Whenever some new horror emerges from the US I always remember how after they were attacked ordinary Americans donated so much blood that the rest of the world floated on an ocean of it for years afterward.

I'm going to be haunted by this phrasing for the rest of the day. Thank you. (I mean that sincerely.)
posted by sobell at 5:06 PM on September 11 [22 favorites]


I always read the Falling Man article on 9/11 anniversaries, and also this beautiful story about Father Mychal Judge.
posted by tizzie at 5:17 PM on September 11 [6 favorites]


There's also this Rolling Stone article by David Foster Wallace about his experience on 9/11 in the Midwest.
posted by ultraviolet catastrophe at 5:24 PM on September 11 [4 favorites]


Father Mychal Judge

He was a dear, dear friend -- a surrogate parent for my adulthood. We talked every week for 22 years. I miss him so much.

18 years have gone by in a blink of an eye.
posted by jgirl at 6:05 PM on September 11 [43 favorites]


sjswitzer: America went mad in the aftermath of 9/11....

This. I'll be honest, I've been heads-down with work all day on purpose. Not because I don't care, I do. Those poor people, who went to work like all of us do and then were faced with the end of their lives and all the holes they were going to leave behind.

I weep for them every time I think of it, and if you don't well I don't want to know you.

But we f*cked this up on so many levels it's staggeringly depressing to consider. The terrorists got exactly what they wanted, a war. They got the means to recruit and fund and we're bombing hills in Afghanistan while Saudi Arabia sails on, powered with our gifts and weapons.

The good guys did not win. Chaos is winning, and we're leading the charge with bibles and flags and gerrymandering and an orange buffoon who at least restrains his more bloodthirsty minions more than Dubya did.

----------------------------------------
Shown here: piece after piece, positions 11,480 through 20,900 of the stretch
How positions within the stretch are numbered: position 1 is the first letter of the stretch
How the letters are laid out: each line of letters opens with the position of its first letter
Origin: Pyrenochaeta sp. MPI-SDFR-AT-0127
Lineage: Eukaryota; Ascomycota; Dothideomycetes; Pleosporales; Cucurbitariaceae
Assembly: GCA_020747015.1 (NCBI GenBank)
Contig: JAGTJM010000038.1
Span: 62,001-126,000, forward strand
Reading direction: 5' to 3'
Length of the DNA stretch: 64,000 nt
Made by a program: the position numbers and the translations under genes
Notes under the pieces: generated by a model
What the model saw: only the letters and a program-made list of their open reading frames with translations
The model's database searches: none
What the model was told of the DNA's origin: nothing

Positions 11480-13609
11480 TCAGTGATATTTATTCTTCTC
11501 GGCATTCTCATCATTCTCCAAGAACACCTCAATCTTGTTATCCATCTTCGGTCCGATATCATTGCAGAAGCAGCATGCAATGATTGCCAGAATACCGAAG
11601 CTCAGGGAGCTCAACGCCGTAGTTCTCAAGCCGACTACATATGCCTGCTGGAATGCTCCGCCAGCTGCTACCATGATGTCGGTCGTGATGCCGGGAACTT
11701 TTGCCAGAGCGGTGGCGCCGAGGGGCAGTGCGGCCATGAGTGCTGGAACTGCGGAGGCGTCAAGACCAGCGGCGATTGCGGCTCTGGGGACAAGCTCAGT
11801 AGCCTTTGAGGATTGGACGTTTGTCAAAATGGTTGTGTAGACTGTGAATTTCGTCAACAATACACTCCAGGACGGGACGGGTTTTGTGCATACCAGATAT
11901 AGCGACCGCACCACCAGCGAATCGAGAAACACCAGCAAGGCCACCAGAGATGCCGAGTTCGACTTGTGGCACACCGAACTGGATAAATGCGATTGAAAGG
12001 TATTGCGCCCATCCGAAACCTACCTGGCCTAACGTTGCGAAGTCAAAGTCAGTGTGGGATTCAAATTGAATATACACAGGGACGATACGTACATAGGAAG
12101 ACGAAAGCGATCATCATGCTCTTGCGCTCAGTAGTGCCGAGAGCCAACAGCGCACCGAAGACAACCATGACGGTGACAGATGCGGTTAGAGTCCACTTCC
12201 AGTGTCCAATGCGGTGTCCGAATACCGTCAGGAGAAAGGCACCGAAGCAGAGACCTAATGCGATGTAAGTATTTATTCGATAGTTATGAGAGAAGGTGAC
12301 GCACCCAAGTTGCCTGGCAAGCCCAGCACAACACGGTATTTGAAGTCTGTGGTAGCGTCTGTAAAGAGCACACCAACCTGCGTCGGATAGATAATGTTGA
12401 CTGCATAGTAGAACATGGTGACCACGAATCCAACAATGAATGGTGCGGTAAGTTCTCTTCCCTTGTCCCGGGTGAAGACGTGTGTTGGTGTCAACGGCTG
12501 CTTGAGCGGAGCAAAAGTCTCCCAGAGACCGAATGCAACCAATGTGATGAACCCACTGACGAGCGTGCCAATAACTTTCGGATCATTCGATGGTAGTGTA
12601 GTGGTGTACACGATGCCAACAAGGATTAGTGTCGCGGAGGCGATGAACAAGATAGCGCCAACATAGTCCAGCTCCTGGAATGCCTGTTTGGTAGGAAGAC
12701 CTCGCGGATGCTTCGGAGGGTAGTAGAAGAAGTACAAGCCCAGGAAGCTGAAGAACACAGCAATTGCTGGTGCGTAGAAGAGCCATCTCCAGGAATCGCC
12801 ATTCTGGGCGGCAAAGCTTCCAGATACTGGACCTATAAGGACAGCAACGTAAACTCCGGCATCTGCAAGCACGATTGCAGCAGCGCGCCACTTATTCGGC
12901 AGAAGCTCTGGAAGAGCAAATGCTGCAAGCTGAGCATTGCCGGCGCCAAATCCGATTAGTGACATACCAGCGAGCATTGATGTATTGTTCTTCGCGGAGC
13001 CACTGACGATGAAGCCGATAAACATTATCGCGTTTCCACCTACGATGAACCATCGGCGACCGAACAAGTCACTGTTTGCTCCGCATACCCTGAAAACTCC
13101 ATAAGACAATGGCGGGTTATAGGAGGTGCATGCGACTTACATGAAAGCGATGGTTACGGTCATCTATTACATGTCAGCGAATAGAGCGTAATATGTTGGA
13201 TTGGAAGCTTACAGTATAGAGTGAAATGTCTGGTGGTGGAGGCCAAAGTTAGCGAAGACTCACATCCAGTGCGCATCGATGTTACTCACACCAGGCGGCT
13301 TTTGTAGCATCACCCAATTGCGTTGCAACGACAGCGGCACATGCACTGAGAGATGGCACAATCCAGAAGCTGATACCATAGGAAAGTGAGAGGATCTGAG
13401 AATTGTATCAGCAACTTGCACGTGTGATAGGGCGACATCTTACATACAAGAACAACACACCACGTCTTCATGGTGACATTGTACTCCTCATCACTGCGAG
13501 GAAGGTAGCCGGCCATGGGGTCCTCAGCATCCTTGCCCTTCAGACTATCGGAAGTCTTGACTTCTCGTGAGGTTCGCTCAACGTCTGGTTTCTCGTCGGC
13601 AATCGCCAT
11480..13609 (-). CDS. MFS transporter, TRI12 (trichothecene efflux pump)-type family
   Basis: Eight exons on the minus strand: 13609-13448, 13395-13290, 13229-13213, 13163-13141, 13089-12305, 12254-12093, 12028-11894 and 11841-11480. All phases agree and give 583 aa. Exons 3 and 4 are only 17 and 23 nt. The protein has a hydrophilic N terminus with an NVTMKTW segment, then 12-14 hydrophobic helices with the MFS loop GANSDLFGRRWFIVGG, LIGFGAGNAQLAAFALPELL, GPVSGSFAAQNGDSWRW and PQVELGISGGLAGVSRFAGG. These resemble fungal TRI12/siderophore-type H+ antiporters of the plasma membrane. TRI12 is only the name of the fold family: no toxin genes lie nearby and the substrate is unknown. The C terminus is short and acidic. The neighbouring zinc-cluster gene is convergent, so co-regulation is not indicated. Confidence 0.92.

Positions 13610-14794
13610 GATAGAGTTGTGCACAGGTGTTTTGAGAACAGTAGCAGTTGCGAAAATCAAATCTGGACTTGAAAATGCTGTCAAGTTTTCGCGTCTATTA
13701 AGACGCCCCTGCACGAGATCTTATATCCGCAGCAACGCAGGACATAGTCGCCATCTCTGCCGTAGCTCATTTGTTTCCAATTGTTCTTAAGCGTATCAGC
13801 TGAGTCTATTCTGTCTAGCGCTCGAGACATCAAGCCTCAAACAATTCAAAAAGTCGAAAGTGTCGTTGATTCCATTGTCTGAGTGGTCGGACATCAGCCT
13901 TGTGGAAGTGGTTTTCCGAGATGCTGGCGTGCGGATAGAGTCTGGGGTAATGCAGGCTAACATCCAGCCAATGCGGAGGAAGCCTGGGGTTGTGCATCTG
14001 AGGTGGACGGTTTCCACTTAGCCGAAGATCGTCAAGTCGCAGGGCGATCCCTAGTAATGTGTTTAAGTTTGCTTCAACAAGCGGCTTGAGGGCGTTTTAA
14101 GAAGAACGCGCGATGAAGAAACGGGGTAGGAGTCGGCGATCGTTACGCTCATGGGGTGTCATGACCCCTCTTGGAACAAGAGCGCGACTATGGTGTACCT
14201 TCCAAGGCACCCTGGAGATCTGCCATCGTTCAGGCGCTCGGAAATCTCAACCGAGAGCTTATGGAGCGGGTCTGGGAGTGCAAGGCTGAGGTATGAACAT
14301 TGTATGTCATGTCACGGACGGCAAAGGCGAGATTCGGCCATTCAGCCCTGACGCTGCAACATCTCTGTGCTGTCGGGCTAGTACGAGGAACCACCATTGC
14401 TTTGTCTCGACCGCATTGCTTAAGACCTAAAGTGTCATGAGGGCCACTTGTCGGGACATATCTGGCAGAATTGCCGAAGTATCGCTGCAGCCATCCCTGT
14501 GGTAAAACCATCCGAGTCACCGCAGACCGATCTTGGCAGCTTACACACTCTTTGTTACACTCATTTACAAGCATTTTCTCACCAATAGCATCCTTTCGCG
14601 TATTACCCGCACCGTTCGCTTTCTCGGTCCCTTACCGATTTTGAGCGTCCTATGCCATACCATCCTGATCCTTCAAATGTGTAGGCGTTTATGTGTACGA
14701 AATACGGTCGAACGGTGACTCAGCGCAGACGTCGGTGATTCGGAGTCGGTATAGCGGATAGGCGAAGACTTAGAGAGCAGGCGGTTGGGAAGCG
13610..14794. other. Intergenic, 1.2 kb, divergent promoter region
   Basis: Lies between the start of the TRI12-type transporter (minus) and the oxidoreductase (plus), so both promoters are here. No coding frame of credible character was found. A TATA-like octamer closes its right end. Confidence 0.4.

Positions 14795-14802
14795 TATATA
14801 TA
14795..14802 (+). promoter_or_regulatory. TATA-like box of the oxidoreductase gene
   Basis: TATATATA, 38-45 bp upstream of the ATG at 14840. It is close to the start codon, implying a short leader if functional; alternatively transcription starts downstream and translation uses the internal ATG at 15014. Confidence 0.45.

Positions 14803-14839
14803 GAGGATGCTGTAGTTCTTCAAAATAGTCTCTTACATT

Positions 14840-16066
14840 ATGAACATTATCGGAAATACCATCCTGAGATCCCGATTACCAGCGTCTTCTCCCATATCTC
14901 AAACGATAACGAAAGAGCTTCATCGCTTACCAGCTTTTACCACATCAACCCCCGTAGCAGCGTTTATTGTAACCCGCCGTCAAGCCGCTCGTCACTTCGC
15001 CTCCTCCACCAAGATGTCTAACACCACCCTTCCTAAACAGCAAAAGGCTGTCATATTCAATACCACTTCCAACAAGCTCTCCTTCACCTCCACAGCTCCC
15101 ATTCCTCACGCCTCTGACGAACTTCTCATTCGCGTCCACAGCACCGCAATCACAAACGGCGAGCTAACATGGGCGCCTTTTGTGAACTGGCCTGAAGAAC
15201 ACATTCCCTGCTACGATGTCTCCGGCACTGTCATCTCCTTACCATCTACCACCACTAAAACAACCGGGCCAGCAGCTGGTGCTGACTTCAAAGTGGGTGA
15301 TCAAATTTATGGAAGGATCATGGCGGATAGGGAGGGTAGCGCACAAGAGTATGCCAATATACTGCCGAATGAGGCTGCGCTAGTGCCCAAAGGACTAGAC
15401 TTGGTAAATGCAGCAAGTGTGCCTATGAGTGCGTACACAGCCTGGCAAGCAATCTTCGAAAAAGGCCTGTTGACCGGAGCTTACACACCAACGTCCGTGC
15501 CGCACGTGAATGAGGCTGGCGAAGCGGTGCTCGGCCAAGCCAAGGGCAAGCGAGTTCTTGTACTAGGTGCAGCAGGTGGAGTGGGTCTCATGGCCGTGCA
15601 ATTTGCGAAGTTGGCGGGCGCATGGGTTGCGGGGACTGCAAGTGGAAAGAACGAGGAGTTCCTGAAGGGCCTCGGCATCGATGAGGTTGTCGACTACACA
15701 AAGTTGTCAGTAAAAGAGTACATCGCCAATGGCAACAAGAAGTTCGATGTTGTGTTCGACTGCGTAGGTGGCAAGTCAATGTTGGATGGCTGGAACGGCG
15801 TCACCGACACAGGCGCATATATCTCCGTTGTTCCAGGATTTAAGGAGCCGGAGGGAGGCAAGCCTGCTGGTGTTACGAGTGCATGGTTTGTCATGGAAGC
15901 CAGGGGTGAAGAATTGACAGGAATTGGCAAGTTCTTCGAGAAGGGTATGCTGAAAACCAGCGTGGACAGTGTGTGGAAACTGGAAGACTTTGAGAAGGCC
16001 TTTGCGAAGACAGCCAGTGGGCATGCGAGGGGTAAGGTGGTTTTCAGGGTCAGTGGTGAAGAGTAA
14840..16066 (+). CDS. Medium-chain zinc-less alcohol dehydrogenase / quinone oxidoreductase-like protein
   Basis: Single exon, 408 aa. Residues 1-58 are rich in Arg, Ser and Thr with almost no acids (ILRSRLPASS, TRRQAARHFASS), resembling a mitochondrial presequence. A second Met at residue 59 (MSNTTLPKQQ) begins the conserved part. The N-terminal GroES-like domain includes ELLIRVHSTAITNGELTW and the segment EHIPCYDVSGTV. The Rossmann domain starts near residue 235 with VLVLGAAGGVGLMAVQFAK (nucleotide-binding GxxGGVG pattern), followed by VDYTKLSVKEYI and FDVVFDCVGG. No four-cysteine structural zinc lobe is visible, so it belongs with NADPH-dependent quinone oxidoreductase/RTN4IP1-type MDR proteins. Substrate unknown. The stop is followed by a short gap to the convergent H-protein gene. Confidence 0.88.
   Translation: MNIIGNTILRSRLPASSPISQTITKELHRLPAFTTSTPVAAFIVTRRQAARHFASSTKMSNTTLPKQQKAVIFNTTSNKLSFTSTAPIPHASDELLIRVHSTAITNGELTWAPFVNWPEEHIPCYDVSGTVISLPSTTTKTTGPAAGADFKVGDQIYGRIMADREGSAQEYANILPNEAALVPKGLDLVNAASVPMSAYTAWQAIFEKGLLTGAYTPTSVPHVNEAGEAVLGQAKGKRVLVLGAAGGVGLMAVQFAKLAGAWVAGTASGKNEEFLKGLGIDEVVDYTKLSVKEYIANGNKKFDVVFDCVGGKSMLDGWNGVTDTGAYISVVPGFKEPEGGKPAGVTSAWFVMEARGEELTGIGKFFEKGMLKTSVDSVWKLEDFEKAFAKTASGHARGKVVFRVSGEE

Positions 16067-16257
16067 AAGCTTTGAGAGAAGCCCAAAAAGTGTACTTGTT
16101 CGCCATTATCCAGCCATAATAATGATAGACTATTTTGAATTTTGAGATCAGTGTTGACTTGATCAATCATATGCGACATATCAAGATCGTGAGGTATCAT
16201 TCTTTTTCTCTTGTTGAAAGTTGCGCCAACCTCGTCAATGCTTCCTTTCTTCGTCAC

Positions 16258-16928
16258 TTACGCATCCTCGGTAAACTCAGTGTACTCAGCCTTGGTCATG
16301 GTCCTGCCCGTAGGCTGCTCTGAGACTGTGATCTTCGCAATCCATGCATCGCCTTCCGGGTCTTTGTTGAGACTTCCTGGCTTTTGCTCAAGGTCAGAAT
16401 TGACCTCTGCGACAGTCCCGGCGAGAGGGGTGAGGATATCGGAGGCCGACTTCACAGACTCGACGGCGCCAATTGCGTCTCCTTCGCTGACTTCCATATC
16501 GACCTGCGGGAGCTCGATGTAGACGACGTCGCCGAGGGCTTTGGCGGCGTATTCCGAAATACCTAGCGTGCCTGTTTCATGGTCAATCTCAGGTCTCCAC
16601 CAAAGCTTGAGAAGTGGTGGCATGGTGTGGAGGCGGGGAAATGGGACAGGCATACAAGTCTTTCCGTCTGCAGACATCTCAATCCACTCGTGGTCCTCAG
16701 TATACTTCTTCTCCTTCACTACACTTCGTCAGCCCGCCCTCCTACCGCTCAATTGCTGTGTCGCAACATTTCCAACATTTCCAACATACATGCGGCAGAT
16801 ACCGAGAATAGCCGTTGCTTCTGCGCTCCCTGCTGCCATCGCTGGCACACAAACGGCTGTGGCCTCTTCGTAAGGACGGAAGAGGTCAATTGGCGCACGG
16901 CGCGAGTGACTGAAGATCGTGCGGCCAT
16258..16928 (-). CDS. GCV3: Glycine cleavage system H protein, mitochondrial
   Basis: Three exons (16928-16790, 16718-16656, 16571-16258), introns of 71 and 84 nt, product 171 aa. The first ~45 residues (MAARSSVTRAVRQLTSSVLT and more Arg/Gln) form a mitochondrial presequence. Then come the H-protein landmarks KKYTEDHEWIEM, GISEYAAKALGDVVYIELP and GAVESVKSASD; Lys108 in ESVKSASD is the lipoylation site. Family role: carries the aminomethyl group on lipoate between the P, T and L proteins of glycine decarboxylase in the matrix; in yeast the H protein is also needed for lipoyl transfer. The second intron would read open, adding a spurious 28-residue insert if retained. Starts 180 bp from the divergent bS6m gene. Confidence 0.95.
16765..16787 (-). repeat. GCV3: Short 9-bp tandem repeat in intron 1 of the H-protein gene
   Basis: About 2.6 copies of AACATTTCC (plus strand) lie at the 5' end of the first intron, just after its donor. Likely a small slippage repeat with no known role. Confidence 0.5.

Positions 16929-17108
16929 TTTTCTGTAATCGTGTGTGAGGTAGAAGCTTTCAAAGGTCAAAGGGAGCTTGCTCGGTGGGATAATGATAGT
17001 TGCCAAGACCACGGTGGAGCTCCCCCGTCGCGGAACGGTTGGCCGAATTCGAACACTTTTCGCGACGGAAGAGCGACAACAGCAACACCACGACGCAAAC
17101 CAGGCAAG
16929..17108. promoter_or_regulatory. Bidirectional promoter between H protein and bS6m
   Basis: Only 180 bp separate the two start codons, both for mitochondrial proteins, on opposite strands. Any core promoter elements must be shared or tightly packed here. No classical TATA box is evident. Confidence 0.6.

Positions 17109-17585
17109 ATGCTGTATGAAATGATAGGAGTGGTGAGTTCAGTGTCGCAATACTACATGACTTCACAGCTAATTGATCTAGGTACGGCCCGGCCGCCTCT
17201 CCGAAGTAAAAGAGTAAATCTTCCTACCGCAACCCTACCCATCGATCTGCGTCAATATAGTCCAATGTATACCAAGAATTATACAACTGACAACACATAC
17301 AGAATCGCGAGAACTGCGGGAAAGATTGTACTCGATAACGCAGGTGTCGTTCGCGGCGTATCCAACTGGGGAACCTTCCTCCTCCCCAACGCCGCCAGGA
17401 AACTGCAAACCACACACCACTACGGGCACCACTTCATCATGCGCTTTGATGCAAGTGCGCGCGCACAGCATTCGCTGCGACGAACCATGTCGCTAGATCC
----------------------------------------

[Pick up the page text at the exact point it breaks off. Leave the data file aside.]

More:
The baby boomers who sang "give peace a chance" howled for Muslim blood 30 years later, and boy did they get it but not much else.

Nothing to memorialize, nothing to celebrate except the end of the open world for everyone but dark web fascists and conglomerates.
posted by lon_star at 7:02 PM on September 11 [44 favorites]


This may, this will, be too much for some; but it's powerful and heartfelt -- a short narrative about that terrible day and the falling people, by Brian Doyle. I've always remembered hearing it read aloud and I remember it like I remember turning on the television and seeing the second tower falling each September 11. But Doyle's essay tries to find a moment of the tiniest redemption in the horror.
posted by slab_lizard at 8:53 PM on September 11 [5 favorites]


You may not have liked the what followed 9/11 but it was not “what the terrorists wanted.” Bin Laden wanted Jews out of Israel, the deposition of the gulf and peninsular monarchs and the Syrian and Lebanese regimes by Sunni extremists. He got none of this. He did not wars that ousted the Taliban, led to Iranian Shiite dominance of Iraq and killed hundreds of thousand of Sunni in Afghanistan, Iraq and Syria - and he got all of those things.
posted by MattD at 9:04 PM on September 11


You may not have liked the what followed 9/11 but it was not “what the terrorists wanted.”

Oh, I curse George Bush and Dick Cheney and swear I can hear Bin Laden laughing from his watery grave every time I have to take off my shoes in the airport. Bin Laden exposed to the world the simultaneous cowardice and brutal blood thirst of Americans. The country may never recover.
posted by JackFlash at 9:18 PM on September 11 [2 favorites]


I'm definitely coming around to Jim Wright's view on this day, and this kinda post is maybe exactly why.